KALMIOPSIS SCHOOL EVENT HONORS THEODOR GEISEL

March 06, 2004 12:00 am
Third-graders Timothy Strom, left, and Gabriel Lujan splurge at the book fair. ().
Third-graders Timothy Strom, left, and Gabriel Lujan splurge at the book fair. ().

Pilot story and photos

by ANDREA BARKAN

Kalmiopsis Elementary School in Brookings celebrated national Read Across America day on the centennial birthday of Dr. Seuss Tuesday night in the cafeteria.

The National Education Association started Read Across America in 1998, Kalmiopsis Principal Chris McKay said.

"The reason they started it was to promote reading in schools and reading in families," McKay said.

Students, families and friends gathered in fifth-grade classrooms where guest readers, including teachers, police officers, school administrators and community members, read stories they chose.

Other activities during the hour-long event, from 6:30 to 7:30 p.m., included a book fair in the library and free cookies and punch in the cafeteria.

Students lined the hall with parents and friends to have their Polaroid taken behind a "Green Eggs and Ham" mural in the music room.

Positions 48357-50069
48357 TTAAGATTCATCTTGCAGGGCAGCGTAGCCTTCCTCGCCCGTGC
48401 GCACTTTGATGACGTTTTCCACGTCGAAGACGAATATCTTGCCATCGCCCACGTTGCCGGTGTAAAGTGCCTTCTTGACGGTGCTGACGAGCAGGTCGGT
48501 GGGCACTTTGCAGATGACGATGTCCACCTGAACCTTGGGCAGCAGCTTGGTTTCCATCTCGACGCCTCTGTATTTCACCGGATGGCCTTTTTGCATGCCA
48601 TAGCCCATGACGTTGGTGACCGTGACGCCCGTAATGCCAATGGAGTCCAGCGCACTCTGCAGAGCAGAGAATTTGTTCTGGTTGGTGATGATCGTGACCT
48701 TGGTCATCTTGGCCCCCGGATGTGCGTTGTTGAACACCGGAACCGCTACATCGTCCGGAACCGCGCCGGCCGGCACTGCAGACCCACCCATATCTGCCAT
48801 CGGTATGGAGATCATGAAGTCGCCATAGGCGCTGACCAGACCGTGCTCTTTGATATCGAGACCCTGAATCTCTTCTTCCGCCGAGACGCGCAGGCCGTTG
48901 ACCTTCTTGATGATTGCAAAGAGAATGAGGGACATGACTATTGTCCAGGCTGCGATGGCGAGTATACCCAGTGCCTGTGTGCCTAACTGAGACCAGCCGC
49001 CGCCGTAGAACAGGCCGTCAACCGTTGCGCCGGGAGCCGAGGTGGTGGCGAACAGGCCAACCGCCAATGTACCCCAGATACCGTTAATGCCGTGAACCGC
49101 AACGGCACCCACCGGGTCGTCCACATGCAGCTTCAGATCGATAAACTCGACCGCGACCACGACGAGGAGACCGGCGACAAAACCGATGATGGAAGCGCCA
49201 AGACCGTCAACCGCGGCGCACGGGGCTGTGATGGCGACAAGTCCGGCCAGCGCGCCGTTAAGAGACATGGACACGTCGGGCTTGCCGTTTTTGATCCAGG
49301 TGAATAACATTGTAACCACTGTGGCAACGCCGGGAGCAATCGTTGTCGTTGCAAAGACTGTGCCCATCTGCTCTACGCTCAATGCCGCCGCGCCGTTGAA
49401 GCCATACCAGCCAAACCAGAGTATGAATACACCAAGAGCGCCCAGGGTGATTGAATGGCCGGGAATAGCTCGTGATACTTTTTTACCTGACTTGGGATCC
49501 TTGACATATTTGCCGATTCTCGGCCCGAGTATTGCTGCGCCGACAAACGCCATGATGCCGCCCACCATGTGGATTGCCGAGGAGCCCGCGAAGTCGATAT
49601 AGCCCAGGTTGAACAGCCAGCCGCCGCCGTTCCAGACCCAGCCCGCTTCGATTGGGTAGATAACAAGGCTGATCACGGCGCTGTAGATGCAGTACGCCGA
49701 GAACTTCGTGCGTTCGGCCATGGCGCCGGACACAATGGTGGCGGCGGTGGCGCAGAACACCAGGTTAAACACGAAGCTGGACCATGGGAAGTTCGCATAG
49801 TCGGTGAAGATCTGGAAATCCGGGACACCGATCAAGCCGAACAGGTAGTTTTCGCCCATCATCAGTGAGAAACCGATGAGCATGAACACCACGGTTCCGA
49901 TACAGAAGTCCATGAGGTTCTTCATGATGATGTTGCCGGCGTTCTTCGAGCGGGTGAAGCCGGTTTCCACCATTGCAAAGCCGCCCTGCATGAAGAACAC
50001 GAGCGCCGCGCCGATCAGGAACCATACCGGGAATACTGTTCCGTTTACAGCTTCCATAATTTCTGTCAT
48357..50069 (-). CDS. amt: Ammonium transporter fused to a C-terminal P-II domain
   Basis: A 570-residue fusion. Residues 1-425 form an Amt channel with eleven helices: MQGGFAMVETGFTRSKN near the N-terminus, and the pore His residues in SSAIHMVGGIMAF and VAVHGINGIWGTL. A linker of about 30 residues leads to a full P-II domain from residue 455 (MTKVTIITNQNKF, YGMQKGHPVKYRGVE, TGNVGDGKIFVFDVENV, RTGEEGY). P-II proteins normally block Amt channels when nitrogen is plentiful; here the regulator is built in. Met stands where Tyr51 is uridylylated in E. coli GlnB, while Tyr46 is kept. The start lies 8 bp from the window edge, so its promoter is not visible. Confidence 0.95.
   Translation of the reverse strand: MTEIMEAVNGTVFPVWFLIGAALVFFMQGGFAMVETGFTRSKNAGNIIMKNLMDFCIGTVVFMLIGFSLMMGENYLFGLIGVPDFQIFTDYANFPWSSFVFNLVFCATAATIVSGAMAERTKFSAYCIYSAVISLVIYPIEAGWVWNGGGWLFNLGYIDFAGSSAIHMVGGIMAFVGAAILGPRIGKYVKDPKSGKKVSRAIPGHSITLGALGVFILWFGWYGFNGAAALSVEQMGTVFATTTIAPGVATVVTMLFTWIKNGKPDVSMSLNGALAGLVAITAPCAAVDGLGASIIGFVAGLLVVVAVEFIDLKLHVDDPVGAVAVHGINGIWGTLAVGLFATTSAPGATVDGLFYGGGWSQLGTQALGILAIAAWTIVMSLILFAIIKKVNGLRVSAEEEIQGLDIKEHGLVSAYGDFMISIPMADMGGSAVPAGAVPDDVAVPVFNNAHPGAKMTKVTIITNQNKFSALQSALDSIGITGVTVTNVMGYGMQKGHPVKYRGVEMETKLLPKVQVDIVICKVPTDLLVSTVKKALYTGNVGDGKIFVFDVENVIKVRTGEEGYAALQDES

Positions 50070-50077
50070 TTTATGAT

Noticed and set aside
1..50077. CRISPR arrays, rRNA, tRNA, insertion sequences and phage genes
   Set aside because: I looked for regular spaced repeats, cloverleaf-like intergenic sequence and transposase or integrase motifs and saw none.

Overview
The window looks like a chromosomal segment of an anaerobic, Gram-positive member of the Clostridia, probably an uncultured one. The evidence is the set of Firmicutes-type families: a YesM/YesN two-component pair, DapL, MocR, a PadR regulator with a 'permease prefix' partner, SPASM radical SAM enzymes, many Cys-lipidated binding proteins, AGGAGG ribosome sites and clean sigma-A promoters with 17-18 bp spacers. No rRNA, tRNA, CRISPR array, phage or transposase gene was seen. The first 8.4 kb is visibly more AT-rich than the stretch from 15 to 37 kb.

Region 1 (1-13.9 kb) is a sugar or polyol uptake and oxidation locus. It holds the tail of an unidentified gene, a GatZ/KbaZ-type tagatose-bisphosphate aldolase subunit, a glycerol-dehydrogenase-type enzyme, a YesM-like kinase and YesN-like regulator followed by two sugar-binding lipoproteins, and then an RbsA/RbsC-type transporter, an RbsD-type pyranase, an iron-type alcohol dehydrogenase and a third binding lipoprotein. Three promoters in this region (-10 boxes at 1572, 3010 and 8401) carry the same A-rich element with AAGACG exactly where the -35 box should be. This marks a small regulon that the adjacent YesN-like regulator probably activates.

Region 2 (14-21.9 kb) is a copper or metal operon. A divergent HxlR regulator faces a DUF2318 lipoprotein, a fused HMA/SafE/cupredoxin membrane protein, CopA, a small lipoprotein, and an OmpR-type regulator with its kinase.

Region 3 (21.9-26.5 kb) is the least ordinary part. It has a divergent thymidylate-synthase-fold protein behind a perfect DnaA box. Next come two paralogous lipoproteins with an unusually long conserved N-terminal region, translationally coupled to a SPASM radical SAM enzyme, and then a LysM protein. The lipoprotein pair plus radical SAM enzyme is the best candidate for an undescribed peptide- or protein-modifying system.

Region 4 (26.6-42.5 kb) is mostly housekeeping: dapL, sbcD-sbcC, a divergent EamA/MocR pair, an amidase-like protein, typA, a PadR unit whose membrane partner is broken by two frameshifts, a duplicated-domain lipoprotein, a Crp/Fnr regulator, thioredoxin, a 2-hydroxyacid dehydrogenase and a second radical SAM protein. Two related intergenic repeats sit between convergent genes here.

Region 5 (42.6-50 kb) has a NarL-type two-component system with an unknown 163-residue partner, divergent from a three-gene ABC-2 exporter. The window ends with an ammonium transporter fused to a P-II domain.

"It's a good, fun, family event," Alice Farmer said.

Farmer said she has one child in kindergarten at Kalmiopsis. Her husband, Daryn Farmer, was a guest reader.

"It's kind of like a ritual," she said. "It's a tradition for everyone."

McKay said this year's event was better attended than past Dr. Seuss nights.

"We couldn't have hoped for anything better," McKay said. "Awesome turnout."

Kalmiopsis students have collected 33,000 total reading points so far this school year. Their year-end goal is 40,000, McKay said.

Point values vary from half a point to 18 points, depending upon the difficulty level of the book.

McKay said reading a "Harry Potter" book, for example, would earn a student between 15 and 18 points.

To earn points, students not only have to read a book but must pass a comprehension test, she said.

School officials recognize top readers at the end of each school year.

If the school-wide goal is met, McKay said, she takes the whole school to the movies.

Students have consistently met or exceeded the school goal during the past five years, McKay said.

"We've got a lot of kids really motivated to read," she said.